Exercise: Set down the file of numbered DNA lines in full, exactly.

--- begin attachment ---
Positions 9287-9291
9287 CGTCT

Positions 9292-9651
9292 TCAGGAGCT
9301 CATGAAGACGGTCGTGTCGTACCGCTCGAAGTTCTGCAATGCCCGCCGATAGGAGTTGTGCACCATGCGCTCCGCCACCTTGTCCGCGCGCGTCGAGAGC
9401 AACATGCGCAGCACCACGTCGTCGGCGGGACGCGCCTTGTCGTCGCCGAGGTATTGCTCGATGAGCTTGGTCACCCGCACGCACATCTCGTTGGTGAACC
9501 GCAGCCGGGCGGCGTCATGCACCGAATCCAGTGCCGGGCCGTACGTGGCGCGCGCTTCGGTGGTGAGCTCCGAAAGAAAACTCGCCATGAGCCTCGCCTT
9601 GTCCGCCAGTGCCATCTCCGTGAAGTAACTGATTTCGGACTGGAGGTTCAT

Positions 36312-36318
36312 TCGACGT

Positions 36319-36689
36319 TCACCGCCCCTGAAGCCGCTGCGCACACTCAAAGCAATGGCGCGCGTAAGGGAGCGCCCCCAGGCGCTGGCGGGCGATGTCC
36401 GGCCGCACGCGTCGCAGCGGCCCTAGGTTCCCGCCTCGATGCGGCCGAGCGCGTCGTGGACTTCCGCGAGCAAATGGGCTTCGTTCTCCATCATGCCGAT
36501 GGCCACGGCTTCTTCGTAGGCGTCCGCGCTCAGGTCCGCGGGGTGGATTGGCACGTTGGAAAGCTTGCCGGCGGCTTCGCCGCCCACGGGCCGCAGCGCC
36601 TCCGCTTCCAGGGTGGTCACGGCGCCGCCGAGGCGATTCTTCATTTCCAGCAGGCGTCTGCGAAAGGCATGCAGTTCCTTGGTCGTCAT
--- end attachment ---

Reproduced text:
Positions 9287-9291
9287 CGTCT

Positions 9292-9651
9292 TCAGGAGCT
9301 CATGAAGACGGTCGTGTCGTACCGCTCGAAGTTCTGCAATGCCCGCCGATAGGAGTTGTGCACCATGCGCTCCGCCACCTTGTCCGCGCGCGTCGAGAGC
9401 AACATGCGCAGCACCACGTCGTCGGCGGGACGCGCCTTGTCGTCGCCGAGGTATTGCTCGATGAGCTTGGTCACCCGCACGCACATCTCGTTGGTGAACC
9501 GCAGCCGGGCGGCGTCATGCACCGAATCCAGTGCCGGGCCGTACGTGGCGCGCGCTTCGGTGGTGAGCTCCGAAAGAAAACTCGCCATGAGCCTCGCCTT
9601 GTCCGCCAGTGCCATCTCCGTGAAGTAACTGATTTCGGACTGGAGGTTCAT

Positions 36312-36318
36312 TCGACGT

Positions 36319-36689
36319 TCACCGCCCCTGAAGCCGCTGCGCACACTCAAAGCAATGGCGCGCGTAAGGGAGCGCCCCCAGGCGCTGGCGGGCGATGTCC
36401 GGCCGCACGCGTCGCAGCGGCCCTAGGTTCCCGCCTCGATGCGGCCGAGCGCGTCGTGGACTTCCGCGAGCAAATGGGCTTCGTTCTCCATCATGCCGAT
36501 GGCCACGGCTTCTTCGTAGGCGTCCGCGCTCAGGTCCGCGGGGTGGATTGGCACGTTGGAAAGCTTGCCGGCGGCTTCGCCGCCCACGGGCCGCAGCGCC
36601 TCCGCTTCCAGGGTGGTCACGGCGCCGCCGAGGCGATTCTTCATTTCCAGCAGGCGTCTGCGAAAGGCATGCAGTTCCTTGGTCGTCAT